The Alouettes showed their expertise in the second quarter. After an Eskimos field goal from Bob Dean, the Larks produced two touchdowns. The first drive ended with yet another O'Quinn reception. The second came at the hands and feet of former NFL first-round draft choice Chuck Hunsinger, on an eight-yard run.

In the third quarter the Als could muster only a single rouge on a missed field goal.

Into the fourth quarter Joey Pal hauled in a bullet Etcheverry pass to put the Als up 25 to 14.

The Eskimos came back to life with a drive that ended with a slashing Glenn Lippman reverse field dash for a touchdown.

Not to be outdone, the Als marched right back down the field. With first and ten on the Eskimos' 10-yard line and three minutes remaining, Etcheverry handed the ball off to Hunsinger, who was almost immediately corralled about 5 yards behind the line of scrimmage. In the game's most famous and controversial play he apparently fumbled and Parker snagged the ball on the 20-yard line, in full flight. Etcheverry had no chance to catch him, and he ran 90 yards for the touchdown. With Dean's convert, the score was 26 to 25.

There were still three minutes left in the game, and Etcheverry quickly moved his team downfield. Etcheverry passed to Red O'Quinn at the Eskimos 35-yard line and he quickly spun to face downfield. He was hit and the ball fell to the ground, to be recovered by the Eskimos, who held on to win.

The controversy[edit]

The biggest play of the game, and perhaps Grey Cup history, and certainly of Jackie Parker's storied career, was the Chuck Hunsinger fumble.

However some fans and analysts question whether it was really a fumble at all. Close examination of the game film shows the ball apparently propelled towards the back of the Alouette who is about 5 yards ahead of Hunsinger. This would be his lineman, Ray Cicia. Cicia had his back to Hunsinger, and being an offensive lineman, was an ineligible receiver, but if Hunsinger did attempt to pass the ball, the play should have been whistled dead and Montreal given a penalty. Had Montreal retained possession they would have almost certainly scored at least a single.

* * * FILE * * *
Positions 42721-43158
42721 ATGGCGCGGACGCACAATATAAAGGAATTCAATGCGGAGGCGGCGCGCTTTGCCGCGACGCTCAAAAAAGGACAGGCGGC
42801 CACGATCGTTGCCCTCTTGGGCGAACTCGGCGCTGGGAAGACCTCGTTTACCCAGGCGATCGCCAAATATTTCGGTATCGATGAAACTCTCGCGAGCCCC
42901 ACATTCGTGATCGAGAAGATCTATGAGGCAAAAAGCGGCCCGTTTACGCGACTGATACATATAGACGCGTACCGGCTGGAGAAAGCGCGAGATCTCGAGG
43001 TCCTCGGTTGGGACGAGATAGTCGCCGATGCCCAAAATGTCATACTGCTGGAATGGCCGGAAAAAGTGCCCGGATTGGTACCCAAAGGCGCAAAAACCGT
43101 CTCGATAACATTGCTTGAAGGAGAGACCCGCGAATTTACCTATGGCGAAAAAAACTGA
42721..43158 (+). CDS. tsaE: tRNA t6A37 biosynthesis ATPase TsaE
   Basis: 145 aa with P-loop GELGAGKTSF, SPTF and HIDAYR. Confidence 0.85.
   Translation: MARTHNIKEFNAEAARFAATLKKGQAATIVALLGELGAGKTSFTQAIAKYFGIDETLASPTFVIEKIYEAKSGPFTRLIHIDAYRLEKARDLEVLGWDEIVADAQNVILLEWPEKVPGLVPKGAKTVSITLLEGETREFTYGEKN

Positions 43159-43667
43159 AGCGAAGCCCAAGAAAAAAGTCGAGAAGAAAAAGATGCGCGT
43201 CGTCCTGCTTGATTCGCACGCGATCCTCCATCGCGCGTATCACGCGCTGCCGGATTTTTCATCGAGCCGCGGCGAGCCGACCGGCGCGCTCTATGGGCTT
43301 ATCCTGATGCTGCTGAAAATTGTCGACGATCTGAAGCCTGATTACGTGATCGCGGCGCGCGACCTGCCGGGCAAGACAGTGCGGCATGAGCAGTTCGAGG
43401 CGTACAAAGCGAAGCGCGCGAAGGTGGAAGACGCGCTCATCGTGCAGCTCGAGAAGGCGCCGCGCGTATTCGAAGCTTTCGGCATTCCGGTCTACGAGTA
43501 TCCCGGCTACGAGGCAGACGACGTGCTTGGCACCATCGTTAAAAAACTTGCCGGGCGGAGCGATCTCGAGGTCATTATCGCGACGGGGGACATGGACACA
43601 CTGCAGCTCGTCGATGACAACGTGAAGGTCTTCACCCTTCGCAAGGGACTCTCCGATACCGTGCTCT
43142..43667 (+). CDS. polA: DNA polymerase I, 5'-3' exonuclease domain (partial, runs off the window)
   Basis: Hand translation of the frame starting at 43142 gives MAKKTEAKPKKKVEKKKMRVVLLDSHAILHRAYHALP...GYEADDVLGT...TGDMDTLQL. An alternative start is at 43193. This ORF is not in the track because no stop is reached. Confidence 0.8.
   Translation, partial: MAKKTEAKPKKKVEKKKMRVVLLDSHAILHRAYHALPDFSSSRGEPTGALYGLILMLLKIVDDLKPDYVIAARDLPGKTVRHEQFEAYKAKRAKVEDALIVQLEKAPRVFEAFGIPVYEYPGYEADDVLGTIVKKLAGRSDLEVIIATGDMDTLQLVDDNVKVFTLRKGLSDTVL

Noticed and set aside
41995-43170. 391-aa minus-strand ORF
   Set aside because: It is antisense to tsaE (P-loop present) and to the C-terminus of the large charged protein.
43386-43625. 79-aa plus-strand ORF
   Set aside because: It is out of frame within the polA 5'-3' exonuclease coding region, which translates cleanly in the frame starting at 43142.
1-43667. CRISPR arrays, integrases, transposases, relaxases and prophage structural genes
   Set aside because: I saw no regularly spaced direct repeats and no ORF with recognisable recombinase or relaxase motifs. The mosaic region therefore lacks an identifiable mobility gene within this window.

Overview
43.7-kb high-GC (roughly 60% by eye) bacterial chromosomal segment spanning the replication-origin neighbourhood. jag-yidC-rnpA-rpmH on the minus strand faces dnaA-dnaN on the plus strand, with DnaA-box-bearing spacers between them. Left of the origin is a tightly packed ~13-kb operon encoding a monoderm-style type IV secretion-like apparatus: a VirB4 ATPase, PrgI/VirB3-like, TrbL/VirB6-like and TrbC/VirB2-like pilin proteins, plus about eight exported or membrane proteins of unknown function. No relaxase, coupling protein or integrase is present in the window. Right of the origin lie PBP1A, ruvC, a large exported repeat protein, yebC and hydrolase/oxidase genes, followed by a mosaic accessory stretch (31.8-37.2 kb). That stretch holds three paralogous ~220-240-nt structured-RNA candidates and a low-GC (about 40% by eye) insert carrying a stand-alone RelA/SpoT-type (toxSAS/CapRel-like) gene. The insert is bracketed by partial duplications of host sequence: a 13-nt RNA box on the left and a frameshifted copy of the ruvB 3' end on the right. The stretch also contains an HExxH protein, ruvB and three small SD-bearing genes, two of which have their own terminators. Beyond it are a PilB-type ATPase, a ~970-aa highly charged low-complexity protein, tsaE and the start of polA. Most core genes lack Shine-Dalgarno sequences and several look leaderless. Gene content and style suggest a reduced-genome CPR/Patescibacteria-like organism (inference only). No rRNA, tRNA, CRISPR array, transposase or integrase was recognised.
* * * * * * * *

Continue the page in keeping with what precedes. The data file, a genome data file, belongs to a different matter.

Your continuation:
While Hunsinger has gone down in Grey Cup lore as the "goat" of the game, this is most certainly an unfair conclusion. Many forget that it was Red O'Quinn's fumble that sealed the Als' fate and even this fumble is controversial. Als supporters argue that O'Quinn didn't have possession of the ball, and it was an incomplete pass, not a fumble.

Trivia[edit]

There are several Grey Cup records from this game that still stand today. Jackie Parker's classic 90-yard fumble recovery is still the longest ever. Red O'Quinn's amazing 13 receptions for 316 yards has not been equalled. Montreal's 656 yards total offence is still the best team performance.

This was the first Grey Cup game to be broadcast on television, by the Canadian Broadcasting Corporation.(CBC)

The cold and increasing muddy field conditions contributed to the many fumbles and interceptions that occurred.

This was the first of 11 Grey Cup clashes between Edmonton and Montreal. The Eskimos have won in 1954, 1955, 1956, 1975, 1978, 1979, 2003 and 2005's overtime thriller. The Larks have prevailed in 1974, the Ice Bowl of 1977, and 2002.

The Eskimos versus Alouettes rivalry is one of the most enduring and exciting in modern Canadian professional sports. Contrasted to another famous match up, the Montreal Canadiens versus the Toronto Maple Leafs (who have met in the Stanley Cup final only 5 times, and last in 1967), the hockey clash seems bland by comparison.

References[edit]

  1. ^ "Grey Cup: 1911". Canadian Football League. 
  2. ^ http://slam.canoe.ca/Slam/Football/CFL/GreyCup/2006/11/13/2339461.html
  3. ^ Source: CBC Grey Cup Classics replay, November 13, 2006.

External links[edit]